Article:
Joseph United States says:

There's nothing at all wrong in keeping with the times. With an overhauled look, McDonald's will be able to cater more effectively to a newer and younger demographic. It's the right move.

May 12, 2011 09:45 AM #

HurriedNotes United States says:

McDonald's will never appeal to foodies. They serve junk.

May 12, 2011 04:25 PM #

DuXx U.A.E. says:

Brands like Apple and Chiptole don't compare. Apple is known for it's innovative product design and trend setting lifestyle- anyone with a pair of white headphones is considered cool. Chiptole is a 'healthier' option (could still be nutrionally higher in value) that caters again to a young and niche market- the packaging and interior design is fab and the large glass screens let walker-bys crave for what everyone else is standing in line for.

McDonalds is a whole different ballgame. After Supersize me I don't know understand why anyone that saw the end - the bit where after 4 weeks a normal burger and fries decomposed whilst mcds looked like it was freshly served. Scary!

No rebranding no interior design and definitely no repositioning of who they are and what they stand for is going to ever change the smell, the fact that it's making our kids fat and it's unhealthy! Even their low cal salad dressings are high in sodium and sugars.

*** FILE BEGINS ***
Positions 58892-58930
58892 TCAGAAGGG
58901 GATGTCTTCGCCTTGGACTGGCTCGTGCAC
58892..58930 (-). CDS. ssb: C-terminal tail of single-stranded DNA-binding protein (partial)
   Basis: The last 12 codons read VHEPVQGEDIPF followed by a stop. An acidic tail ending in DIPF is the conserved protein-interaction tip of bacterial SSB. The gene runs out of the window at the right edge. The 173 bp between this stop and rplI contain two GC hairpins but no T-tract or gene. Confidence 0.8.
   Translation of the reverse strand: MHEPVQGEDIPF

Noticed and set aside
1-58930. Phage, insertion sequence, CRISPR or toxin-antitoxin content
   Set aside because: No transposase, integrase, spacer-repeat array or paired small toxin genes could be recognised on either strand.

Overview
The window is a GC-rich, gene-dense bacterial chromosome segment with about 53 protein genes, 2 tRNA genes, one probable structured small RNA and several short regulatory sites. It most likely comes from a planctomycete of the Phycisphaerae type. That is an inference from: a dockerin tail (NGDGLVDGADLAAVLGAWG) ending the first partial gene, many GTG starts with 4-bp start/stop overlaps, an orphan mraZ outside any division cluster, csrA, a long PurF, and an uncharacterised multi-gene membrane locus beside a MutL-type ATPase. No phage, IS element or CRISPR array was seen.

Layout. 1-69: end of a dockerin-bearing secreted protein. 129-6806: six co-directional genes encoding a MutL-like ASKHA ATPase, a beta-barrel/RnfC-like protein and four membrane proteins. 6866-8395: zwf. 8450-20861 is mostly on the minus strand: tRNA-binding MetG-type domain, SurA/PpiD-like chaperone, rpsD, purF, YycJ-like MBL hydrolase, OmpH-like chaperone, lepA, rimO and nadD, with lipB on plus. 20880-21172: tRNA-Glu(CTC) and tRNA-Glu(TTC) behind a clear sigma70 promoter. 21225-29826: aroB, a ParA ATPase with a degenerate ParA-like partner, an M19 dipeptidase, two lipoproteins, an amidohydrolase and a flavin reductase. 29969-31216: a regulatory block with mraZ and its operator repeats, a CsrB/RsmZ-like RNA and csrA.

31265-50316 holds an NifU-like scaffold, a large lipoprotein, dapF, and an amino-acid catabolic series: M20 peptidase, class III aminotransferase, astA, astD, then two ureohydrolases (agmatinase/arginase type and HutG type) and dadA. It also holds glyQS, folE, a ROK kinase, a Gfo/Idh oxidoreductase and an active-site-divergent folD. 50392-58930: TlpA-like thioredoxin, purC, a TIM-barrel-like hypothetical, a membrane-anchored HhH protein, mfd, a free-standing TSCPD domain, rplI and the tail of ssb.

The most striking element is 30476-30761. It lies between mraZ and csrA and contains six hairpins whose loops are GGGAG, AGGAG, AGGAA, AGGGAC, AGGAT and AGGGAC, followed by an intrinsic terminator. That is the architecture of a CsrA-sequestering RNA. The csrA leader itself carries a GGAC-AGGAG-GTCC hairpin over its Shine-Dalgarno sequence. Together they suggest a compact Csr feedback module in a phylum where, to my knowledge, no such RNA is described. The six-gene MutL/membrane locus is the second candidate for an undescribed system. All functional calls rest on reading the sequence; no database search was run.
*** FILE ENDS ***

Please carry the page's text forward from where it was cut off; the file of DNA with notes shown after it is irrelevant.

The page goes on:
Mcdonalds, my advise to you is, be transparent. Don't dress up into something you are not. If you really want to change, a makeover is only on the outside, reconsider your contribution to the children of our world.

Nonetheless, best of luck...

May 13, 2011 03:07 AM #

Mike Medd Hong Kong S.A.R. says:

They can become trendier and hipper but upscale is not the right repositioning descriptor for them. Judging by the photo above, it's not such a drastic change, i.e. they're not trying to appeal to foodies but rather to a market that has become accustomed to better design via Apple, Starbucks etc. They understand that consumer behavior has shifted to a preference for lifestyle brands and they want to be part of that mix. It will be hard to disassociate the smell of their french fries with cheap, fast food though. I'm sure they know that smell is a critical part of their branding.

May 14, 2011 04:24 AM #

kevin duke United States says:

It's pure brand away what they own in order to try to be what you think is cooler.

People can trash McD's all they like, but it's been a tremendously successful brand, around the world, and this is pure stupidity. Give up the ARCHES?  Lord, highly paid execs have approved this. (And some of them will be looking for work after it fails.)

May 14, 2011 11:55 AM #

Comments are closed

elsewhere on brandchannel

1 2 3 4 5 6 7 8 9
brandcameo2014 Product Placement Awards
Apple loses its crown to a new #1
Coca-ColaIt's the Journey That Matters:
Coca-Cola Opens Up With Story-Based Web Refresh
debateJoin the Debate
Is product placement a waste of money?
Arthur Chinski and Joshua Mizrahi
Model Behavior? Brands Beware
U.S. Legal Changes Impact Use of Brand Ambassadors
paperCorporate Citizenship in Canada
Fresh thinking from Interbrand
Sheryl Connelly
Sheryl Connelly

Meet Ford's Resident Futurist
Highlighting the Present—and Future—of Branding in Latin America and Iberia